Thursday, September 23, 2010

Detention time verses dwell time

Recently, I was asked to explain the difference between dwell time and detention time.  This is a common question that plagues the transportation industry and as such there is likely more than one explanation.  Here is how I explained it.


The first question that some of you will ask is why is this even a discussion?  The answer in the transportation industry is that you generally only get paid when assets are being utilized.  The challenge becomes knowing what has moved to make money and what has just moved in general.
For the purposes of this discussion the following definitions are required for the reader to continue.
Detention Time
detention Time graphic
This is the calculation that something has actually physically not moved.  This uses the specific latitude and longitude reading of a GPS device and checks to see if the asset actually moved.  This can be very helpful to find assets that are “static” regardless of where they are.  An example of this is a dropped trailer that has been forgotten or that has been abandoned by a tractor. 
1) See what is actually not moving, literally.
2) Find misplaced or static assets regardless of where they are suppose to be.
The biggest challenge is to account for GPS drift.  GPS drift is when the latitude and longitude can shift due to GPS tracking precision.  GPS location is based on triangulation.  As the number of satellites change over time the accuracy of the latitude and longitude can vary.  This is called drift.  The 4 decimal place precision is roughly 11 meters.  What this means is that over time a very static GPS location device could look like it moved up to 11 meters and it did not actually move.  This is addressed by using math to account for the drift and then comparing the results against a drift algorithm.  The answer will come back with it did or did not move + or – of the drift value.

Dwell Time

Dwell time graphic
Dwell time time is very similar in thinking to detention but with one large variance.  Dwell time is primarily focused on assets that have NOT left a geo-fenced area.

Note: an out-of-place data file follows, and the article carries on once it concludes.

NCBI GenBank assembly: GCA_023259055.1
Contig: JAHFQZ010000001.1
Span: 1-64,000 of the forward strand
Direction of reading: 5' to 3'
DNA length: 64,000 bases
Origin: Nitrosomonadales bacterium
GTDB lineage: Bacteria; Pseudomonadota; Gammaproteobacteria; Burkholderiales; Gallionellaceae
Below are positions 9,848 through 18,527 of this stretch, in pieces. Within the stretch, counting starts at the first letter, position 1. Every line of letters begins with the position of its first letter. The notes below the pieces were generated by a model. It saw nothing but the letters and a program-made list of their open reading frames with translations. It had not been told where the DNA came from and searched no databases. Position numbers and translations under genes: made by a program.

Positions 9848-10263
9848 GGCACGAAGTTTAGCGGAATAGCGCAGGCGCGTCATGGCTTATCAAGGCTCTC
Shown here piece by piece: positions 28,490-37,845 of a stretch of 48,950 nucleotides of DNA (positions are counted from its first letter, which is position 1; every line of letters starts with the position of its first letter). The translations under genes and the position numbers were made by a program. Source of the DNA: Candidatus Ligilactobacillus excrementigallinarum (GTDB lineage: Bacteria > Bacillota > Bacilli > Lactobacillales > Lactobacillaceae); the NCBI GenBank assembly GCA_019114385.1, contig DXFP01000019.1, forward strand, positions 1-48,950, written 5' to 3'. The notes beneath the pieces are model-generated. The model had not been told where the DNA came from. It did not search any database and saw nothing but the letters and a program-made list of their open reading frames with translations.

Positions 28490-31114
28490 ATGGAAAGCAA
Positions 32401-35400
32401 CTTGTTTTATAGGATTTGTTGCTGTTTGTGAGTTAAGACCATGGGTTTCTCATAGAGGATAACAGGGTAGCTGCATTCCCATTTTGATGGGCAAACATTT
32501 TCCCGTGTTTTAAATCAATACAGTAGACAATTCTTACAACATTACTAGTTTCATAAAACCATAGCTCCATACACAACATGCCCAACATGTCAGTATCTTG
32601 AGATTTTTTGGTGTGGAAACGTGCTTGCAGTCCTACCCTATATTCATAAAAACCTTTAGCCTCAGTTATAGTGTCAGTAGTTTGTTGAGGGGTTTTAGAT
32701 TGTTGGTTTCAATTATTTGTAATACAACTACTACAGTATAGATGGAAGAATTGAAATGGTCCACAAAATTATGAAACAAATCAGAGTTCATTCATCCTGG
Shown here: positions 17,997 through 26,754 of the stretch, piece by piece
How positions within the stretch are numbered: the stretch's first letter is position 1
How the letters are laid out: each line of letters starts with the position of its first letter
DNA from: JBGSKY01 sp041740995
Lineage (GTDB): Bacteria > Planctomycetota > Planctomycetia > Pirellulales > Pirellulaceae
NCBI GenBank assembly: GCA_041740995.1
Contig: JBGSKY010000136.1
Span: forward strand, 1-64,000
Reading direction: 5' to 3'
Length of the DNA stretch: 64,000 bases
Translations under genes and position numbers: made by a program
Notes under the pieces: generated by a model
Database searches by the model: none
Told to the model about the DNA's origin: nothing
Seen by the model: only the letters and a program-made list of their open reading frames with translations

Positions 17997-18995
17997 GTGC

A geo-fenced area is when you place a boundary around a specific landmark.  This landmark could be a terminal yard, customer site or any other geo-spacial location that has a complete closed logical perimeter (circle, square or polygon).
Dwell time will tell us if an asset has NOT left a defined location.
One of the biggest benefits to the organization is that it will tell you if an asset has not left a location.  What can cause this is if the asset has been shunted around the yard for various reason but has not left the yard.  Customers will do this with trailers specifically.  They could be using them for mobile warehouses yet from a latitude and longitude perspective the asset is moving and would not be caught by using latitude and longitude only.
The biggest challenge facing dwell time is the interval of the GPS latitude and longitude reporting.  Let’s say that you have a device that is reporting location every 8 hours.  It is possible for a pulse to happen within the location, then, the asset leaves the location and returns prior to the next pulse.  This condition would give a false positive.  To combat this you may have to look at both detention and dwell to isolate patterns.  Another alternative is to increase the polling cycle.

Business questions answered

1) What is not moving = Detention
2) What is not moving and I do not care where it is = Detention
3) What is hanging around a yard and not making money = Dwell
4) What is at my customers and not moving or leaving = Dwell
5) Looking for lost revenue for assets domiciled at customer locations = Dwell
6) Misplaced assets = Detention
7) Dropped trailers = Detention

Visit my trailer tracking site to learn more.

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